6.
With a large scoop or spoon, scoop up balls of dough about the size of a golf ball or ping-pong ball and drop onto the prepared baking sheet about 2 in [5 cm] apart. Press the dough down slightly with the palm of your hand. Bake for 14 to 18 minutes, or until the cookies are golden brown on the edges and slightly soft in the center, rotating the sheet about halfway during baking. Be careful not to overbake! Remove the cookies from the oven and let them cool on the sheet for 5 to 10 minutes, then remove the cookies to a wire rack to cool completely.

7.
The cookies can be stored in an airtight container at room temperature for up to 2 days. The unbaked dough can be stored in an airtight container in the refrigerator for up to 1 week.

BLUEBERRY NECTARINE PIE

I don't eat pie right. I poke off the top and ignore the bottom and dig right into the fruit. I grew up with fruit as my only sweet indulgence and I am a bona fide fruit addict, so when faced with a fruit pie, all I really want is the luscious insides. In this pie, I combine my favorite stone fruit—nectarines—with my favorite berry—blueberry—into a juicy, stain-your-mouth, burst-with-flavor dessert. I use a trick from my first book to pack as many berries as possible into the pie: I cook down half of the berries so they let out their juice and use that to help bind the rest of the berries and the nectarines together. As with pretty much all fruit pastries, your dessert will only be as good as the ripeness and sweetness of the fruit you use to make it. So be sure to seek out perfume-y, fragrant nectarines and the plumpest, sweetest blueberries to make this mouthwatering pie.

MAKES
ONE
9-IN [23-CM] PIE

  • Double-Crust Pie Dough
    (page 55)
  • 680 g/4 cups fresh blueberries
  • 50 g/4 Tbsp sugar
  • 35 g/
    1
    /
    4
    cup all-purpose flour
  • 1
    /
    8
    tsp kosher salt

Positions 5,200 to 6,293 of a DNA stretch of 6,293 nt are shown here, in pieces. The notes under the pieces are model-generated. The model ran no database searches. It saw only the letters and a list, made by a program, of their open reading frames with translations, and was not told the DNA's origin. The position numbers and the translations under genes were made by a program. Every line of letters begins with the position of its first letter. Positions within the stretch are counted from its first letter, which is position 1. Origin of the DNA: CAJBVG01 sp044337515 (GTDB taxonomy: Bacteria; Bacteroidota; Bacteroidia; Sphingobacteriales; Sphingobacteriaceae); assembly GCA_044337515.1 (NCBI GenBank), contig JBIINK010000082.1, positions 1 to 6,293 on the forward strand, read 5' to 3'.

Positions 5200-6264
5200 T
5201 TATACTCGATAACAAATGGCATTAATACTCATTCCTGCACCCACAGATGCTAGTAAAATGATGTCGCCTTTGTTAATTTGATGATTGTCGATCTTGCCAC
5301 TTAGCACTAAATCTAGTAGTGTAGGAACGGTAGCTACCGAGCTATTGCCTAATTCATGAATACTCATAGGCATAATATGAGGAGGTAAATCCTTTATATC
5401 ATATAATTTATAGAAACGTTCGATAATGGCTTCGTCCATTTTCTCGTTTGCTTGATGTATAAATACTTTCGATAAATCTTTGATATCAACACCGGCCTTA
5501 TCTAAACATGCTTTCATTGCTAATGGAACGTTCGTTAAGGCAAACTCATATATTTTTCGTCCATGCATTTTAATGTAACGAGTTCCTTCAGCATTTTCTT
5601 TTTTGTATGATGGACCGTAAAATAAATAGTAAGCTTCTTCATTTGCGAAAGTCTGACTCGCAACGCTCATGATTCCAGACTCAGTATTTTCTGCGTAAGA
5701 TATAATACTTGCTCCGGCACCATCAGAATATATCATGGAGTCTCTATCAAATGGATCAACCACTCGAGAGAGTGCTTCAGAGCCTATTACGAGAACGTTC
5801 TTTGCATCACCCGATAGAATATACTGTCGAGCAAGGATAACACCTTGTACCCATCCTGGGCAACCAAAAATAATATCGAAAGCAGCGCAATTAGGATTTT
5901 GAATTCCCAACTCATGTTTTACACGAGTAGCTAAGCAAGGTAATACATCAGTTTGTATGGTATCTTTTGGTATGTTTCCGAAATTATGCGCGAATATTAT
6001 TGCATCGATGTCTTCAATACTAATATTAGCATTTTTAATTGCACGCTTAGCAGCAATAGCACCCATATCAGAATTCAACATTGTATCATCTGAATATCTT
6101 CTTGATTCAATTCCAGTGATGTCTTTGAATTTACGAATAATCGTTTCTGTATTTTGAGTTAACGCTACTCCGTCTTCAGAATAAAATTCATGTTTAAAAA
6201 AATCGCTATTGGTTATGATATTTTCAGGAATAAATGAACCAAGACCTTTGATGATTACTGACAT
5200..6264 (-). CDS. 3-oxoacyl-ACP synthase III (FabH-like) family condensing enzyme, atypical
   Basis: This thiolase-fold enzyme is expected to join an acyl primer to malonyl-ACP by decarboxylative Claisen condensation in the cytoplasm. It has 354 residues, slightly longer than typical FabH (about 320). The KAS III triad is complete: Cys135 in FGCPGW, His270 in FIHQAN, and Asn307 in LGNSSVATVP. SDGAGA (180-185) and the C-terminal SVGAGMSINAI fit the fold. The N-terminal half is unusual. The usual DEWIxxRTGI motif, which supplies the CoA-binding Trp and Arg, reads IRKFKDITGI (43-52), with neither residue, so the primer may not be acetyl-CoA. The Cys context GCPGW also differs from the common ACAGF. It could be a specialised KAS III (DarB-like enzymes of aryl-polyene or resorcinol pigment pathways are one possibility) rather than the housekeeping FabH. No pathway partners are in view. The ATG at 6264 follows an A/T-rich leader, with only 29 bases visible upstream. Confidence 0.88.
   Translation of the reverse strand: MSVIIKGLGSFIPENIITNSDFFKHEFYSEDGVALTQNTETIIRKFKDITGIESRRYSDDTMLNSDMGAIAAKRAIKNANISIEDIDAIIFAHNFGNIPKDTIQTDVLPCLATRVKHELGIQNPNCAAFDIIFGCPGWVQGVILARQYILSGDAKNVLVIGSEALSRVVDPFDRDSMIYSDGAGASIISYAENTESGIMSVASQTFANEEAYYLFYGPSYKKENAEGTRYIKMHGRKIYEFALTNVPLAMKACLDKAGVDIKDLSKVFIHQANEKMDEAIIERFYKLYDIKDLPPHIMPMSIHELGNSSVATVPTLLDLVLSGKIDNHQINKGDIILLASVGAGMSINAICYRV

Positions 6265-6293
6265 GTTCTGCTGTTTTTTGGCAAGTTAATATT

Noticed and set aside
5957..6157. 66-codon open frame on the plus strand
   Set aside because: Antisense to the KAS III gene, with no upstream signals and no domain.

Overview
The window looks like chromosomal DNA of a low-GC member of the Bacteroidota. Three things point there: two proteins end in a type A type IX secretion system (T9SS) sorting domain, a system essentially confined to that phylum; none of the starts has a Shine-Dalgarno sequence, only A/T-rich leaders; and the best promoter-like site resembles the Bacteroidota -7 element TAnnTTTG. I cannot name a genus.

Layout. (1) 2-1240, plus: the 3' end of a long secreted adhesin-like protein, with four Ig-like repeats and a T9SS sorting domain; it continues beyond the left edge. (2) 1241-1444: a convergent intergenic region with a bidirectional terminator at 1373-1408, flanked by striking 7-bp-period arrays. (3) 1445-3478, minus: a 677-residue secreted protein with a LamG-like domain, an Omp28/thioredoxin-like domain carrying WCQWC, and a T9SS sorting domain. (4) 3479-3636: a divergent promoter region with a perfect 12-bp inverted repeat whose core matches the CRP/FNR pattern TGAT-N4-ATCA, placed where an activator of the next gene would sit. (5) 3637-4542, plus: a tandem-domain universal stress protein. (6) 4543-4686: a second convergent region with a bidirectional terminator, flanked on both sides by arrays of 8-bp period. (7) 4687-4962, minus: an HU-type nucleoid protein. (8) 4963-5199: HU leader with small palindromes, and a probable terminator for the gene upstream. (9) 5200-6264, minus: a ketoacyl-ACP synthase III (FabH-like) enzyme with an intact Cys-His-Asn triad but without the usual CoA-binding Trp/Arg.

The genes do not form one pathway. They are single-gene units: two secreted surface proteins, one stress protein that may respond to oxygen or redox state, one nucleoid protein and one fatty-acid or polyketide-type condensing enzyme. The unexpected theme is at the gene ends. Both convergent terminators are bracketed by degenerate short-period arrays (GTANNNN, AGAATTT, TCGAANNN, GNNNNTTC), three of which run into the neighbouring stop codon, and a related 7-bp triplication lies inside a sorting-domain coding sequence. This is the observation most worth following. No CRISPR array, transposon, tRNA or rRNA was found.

• 1
    /
    2
    tsp almond extract
  • 1 Tbsp freshly squeezed lemon juice
  • 2 Tbsp unsalted butter, at room temperature
  • 4 ripe nectarines, unpeeled, pitted, and cut into
    1
    /
    2
    -in [1-cm] slices
  • 1 egg yolk

1.
Place a rack in the center of the oven and preheat to 350°F [175°C].

2.
Remove the pastry dough from the refrigerator and knead it slightly to make it malleable if it feels stiff. Using a rolling pin, press about two-thirds of the dough to flatten it into a disk about
1
/
2
in [1 cm] thick. (Reserve the other one-third for the top.) Generously flour your work surface and the dough disk. Carefully roll out the disk into a circle about 12 in [30 cm] in diameter. Make sure the table you are rolling on is well floured so that the dough does not stick to it; likewise, make sure the disk itself is floured well enough to keep your rolling pin from sticking to it. Roll from the center of the disk outward and gently rotate the disk a quarter turn after each roll to ensure that the disk gets stretched out evenly into a nice circle. Don't worry if the dough breaks a bit, especially towards the edges. You can easily patch these tears once you've lined your pie plate.

3.
Once the dough circle is about 12 in [30 cm] in diameter, roll it gently around the rolling pin and then unfurl it on top of a 9-in [13-cm] aluminum or glass pie plate. Press the dough gently into the bottom and sides of the plate, leaving a
1
/
2
-in [1-cm] lip around the edge (to allow for shrinkage in the oven), and using any scraps or odd pieces to patch up any tears or missing bits.

BOOK: Baking with Less Sugar
2.5Mb size Format: txt, pdf, ePub